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Abstract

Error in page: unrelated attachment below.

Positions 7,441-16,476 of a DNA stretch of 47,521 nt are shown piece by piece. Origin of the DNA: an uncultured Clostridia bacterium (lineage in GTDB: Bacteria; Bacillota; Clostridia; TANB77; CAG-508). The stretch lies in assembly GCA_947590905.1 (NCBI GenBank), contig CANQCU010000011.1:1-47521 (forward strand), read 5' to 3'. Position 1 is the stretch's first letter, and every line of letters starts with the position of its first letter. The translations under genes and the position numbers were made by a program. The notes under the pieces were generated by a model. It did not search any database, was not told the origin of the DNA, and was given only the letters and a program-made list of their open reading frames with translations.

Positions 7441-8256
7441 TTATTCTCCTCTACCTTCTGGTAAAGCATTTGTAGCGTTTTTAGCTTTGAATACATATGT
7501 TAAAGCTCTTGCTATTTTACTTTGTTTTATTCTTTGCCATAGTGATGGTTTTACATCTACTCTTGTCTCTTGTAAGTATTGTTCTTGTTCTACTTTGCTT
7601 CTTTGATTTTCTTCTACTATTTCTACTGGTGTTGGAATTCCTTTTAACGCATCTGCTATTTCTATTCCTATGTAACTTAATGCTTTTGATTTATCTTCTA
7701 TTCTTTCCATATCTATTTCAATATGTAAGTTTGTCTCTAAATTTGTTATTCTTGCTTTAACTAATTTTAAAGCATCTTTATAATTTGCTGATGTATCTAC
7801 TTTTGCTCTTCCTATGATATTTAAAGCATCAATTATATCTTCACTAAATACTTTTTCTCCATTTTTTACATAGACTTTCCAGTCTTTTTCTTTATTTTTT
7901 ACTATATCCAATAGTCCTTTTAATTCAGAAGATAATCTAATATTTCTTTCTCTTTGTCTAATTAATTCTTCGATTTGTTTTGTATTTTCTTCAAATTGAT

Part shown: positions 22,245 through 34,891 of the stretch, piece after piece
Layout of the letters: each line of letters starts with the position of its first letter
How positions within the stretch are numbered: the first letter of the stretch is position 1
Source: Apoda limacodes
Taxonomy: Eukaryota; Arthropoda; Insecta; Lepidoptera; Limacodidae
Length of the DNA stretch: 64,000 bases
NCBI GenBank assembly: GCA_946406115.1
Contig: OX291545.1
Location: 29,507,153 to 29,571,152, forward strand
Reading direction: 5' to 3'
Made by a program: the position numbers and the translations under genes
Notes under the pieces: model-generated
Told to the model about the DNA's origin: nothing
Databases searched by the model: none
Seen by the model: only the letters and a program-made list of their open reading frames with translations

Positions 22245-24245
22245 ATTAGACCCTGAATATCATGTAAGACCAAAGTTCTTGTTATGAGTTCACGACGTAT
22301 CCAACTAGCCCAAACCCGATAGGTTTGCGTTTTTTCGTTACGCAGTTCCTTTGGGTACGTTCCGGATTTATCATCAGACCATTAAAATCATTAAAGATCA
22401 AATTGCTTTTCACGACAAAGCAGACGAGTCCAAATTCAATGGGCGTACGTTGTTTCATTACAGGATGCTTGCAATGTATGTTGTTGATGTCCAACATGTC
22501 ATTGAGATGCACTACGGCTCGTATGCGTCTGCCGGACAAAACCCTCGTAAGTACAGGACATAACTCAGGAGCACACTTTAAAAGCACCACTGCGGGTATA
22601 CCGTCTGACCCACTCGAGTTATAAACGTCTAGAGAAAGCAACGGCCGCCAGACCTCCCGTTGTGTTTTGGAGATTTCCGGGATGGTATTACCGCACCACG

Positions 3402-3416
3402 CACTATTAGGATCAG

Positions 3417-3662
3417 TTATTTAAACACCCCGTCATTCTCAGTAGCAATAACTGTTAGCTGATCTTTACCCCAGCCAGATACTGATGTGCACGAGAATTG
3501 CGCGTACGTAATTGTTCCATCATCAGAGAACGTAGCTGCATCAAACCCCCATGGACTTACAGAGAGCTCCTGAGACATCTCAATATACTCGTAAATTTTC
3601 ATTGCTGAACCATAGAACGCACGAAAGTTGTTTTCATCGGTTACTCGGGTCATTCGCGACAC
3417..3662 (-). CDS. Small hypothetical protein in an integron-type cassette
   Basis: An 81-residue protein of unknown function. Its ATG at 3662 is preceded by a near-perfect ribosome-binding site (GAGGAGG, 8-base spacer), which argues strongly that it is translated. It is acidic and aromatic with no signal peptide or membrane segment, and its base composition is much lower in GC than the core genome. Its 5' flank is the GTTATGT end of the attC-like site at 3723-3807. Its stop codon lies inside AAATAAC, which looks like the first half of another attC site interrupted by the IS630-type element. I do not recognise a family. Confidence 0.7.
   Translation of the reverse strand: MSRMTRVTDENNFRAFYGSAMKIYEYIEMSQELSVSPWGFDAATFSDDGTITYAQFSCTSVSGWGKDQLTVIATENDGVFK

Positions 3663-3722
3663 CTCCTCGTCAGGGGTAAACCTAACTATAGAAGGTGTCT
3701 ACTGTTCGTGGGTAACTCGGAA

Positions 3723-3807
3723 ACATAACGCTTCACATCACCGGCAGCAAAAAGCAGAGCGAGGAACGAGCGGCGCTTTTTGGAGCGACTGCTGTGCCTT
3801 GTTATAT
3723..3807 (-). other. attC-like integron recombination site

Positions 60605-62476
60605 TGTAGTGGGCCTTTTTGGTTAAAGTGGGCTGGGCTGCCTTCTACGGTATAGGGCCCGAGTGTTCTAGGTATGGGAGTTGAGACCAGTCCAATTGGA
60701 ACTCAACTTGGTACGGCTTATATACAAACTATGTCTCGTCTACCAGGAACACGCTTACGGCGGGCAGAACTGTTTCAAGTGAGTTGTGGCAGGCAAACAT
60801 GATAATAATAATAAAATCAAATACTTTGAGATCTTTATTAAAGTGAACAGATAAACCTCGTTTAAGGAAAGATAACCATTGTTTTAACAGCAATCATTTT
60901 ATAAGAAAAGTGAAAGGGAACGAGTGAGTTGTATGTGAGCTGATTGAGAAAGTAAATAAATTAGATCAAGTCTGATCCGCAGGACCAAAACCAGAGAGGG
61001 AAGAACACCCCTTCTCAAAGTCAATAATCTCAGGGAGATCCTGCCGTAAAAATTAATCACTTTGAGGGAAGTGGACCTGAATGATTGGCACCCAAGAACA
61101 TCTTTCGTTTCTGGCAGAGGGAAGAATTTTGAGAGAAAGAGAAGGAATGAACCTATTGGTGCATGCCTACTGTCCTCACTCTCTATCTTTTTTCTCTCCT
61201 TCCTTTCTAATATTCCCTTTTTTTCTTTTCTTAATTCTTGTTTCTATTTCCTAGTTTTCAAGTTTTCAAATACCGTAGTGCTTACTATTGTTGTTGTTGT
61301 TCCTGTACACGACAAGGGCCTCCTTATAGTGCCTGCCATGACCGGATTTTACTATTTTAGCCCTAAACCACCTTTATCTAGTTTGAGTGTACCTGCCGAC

Farmers' contributions to their employees' (and their own) social security, insurance and retirement programs, and other fringe benefits can add more than a third to farm labor costs. Those contributions (some required by law) can also sway farmers' views of mechanization and farm organization (that is, operating as a sole proprietorship, partnership, or corporation). Yet these costs are usually omitted from agricultural studies, so one cannot determine how much the programs add to farm production costs. This report describes the basic employee fringe benefit programs and the range of costs involved so future cost studies can include them.

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